PgBouncer 1.7 – “Colors Vary After Resurrection”

PgBouncer is a lightweight connection pooler for PostgreSQL. PgBouncer 1.7 was announced on the 18th of December 2015. In this blog post we’ll talk about the major new improvements in PgBouncer.

The Most Colorful Features

  • PgBouncer 1.7 supports TLS connections and, I think this is the biggest improvement of the new release. They used OpenSSL/LibreSSL libraries as backend implementation of the feature.

Note: TLS (Transport Layer Security) is a protocol that ensures privacy between communicating applications and their users on the Internet. When a server and client communicate, TLS ensures that no third party may eavesdrop or tamper with any message. TLS is the successor to the Secure Sockets Layer (SSL).

  • PgBouncer now supports authentication via TLS client certificate.

Note: Traditionally, TLS Client Authentication has been considered the alternative to bearer tokens (passwords and cookies) for web authentication. In TLS Client Authentication, the client (browser) uses a certificate to authenticate itself during the TLS handshake. Once the TLS connection is established (and authenticated), the client and server run HTTP on top of the TLS layer.

Let’s dig into details of TLS settings of PgBouncer. There are 14 config parameters related with TLS setup (client side + server side settings).

For assigning which TLS mode to use for connections from clients, we should set client_tls_sslmode parameter. TLS connections are disabled by default. When enabled, client_tls_key_file and client_tls_cert_file must be also configured to set up key and cert PgBouncer uses to accept client connections.

We can assign a root certificate to validate client certificates by setting client_tls_ca_file parameter, default is unset.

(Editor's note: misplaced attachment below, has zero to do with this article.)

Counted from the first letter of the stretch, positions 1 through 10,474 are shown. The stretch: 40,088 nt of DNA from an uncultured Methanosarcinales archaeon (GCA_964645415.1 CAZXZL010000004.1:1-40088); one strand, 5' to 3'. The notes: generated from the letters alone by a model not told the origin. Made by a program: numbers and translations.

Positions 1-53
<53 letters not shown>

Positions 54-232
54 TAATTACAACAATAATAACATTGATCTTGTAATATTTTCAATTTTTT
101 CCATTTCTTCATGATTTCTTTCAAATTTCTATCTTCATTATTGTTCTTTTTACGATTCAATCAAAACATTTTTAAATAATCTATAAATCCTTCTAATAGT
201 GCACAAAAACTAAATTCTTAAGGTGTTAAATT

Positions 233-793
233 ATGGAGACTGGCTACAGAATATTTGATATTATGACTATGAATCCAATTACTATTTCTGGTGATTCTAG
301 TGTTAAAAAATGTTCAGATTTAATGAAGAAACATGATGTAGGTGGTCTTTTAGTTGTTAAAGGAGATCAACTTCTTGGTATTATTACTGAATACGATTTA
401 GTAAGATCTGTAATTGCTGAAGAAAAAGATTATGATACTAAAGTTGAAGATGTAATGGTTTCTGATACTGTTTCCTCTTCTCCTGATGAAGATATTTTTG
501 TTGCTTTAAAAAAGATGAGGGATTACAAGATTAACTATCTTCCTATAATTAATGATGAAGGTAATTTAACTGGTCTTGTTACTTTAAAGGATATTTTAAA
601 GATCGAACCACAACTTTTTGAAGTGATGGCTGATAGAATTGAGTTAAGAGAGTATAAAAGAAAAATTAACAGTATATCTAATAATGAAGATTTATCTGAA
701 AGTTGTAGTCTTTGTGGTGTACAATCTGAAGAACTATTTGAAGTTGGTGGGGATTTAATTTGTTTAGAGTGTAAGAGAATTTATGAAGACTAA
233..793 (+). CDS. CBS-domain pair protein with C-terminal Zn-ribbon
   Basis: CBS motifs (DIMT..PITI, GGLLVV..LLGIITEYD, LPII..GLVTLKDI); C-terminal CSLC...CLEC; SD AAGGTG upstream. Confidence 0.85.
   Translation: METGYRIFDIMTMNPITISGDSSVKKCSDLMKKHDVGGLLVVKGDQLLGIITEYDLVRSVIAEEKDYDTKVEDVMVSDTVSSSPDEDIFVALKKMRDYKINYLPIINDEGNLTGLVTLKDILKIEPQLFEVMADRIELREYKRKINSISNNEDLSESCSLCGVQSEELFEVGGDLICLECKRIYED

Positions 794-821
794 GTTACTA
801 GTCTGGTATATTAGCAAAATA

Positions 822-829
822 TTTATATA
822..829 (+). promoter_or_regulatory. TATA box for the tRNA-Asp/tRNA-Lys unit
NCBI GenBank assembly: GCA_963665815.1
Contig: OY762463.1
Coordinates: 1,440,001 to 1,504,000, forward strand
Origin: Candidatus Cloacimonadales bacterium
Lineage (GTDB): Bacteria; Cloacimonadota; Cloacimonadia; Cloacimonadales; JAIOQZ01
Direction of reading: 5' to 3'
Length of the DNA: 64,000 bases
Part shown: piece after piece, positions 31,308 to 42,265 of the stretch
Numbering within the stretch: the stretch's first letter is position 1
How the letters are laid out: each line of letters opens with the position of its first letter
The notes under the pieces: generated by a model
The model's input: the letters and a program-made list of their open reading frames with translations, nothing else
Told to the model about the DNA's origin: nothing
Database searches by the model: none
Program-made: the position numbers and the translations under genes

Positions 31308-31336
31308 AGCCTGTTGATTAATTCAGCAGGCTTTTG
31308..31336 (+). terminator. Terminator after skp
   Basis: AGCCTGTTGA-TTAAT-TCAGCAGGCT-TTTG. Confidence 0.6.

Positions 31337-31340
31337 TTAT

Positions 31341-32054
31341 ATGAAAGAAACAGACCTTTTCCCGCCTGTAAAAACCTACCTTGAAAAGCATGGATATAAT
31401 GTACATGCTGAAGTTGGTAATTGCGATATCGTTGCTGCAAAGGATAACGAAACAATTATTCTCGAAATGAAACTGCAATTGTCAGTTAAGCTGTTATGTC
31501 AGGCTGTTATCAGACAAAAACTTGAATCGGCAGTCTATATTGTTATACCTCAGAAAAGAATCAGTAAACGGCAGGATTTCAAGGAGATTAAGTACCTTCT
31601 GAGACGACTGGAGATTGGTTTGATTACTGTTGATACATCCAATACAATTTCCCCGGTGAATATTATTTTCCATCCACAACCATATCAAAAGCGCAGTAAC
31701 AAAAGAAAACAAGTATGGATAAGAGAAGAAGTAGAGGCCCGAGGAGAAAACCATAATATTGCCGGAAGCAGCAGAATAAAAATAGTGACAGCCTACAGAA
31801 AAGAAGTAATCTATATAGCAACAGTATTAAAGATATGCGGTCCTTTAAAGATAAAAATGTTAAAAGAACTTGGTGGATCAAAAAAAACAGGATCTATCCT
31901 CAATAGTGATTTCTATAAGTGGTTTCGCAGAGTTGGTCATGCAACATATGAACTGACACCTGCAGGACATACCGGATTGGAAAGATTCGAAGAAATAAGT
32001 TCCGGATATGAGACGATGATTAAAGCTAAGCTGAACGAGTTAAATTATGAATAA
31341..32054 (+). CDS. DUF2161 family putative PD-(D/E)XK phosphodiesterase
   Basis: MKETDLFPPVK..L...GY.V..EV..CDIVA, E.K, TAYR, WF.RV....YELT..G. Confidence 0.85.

We can specify which TLS protocol versions are allowed by setting client_tls_protocols parameter, default is all.

For more detailed client side settings, you can check client_tls_ciphers, client_tls_ecdhcurve and client_tls_dheparams parameters.

Now, let’s talk about TLS server side config parameters. First, we need to declare TLS mode to use for connections to PostgreSQL servers with server_tls_sslmode parameter. TLS connections are disabled by default. We can assign CA server with server_tls_ca_file parameter. If we would like to assign private key for PgBouncer to authenticate against PostgreSQL server, we can use server_tls_key_file parameter, we can even assign a certificate for private key that PostgreSQL server can validate with server_tls_cert_file parameter. Like we did in client side TLS connection settings, we can declare which TLS protocol versions are allowed with server_tls_protocols parameter.

  • After TLS support, other significant new feature is support for “peer” authentication on Unix sockets.

Note: The peer authentication method works by obtaining the client’s operating system user name from the kernel and using it as the allowed database user name (with optional user name mapping). This method is only supported on local connections.

  • As a last major feauture of this version I would like to mention support for Host Based Access control file, like pg_hba.conf in Postgres. This allows to configure TLS for network connections and “peer” authentication for local connections.

We can configure how to authenticate users with auth_type parameter of PgBouncer. All of the config parameters are defined in the configuration file pgbouncer.ini. Let’s look into details of auth_type parameter.

auth_type parameter can be assigned one of the 6 values listed below. Let’s see the explanations and the usage of these values.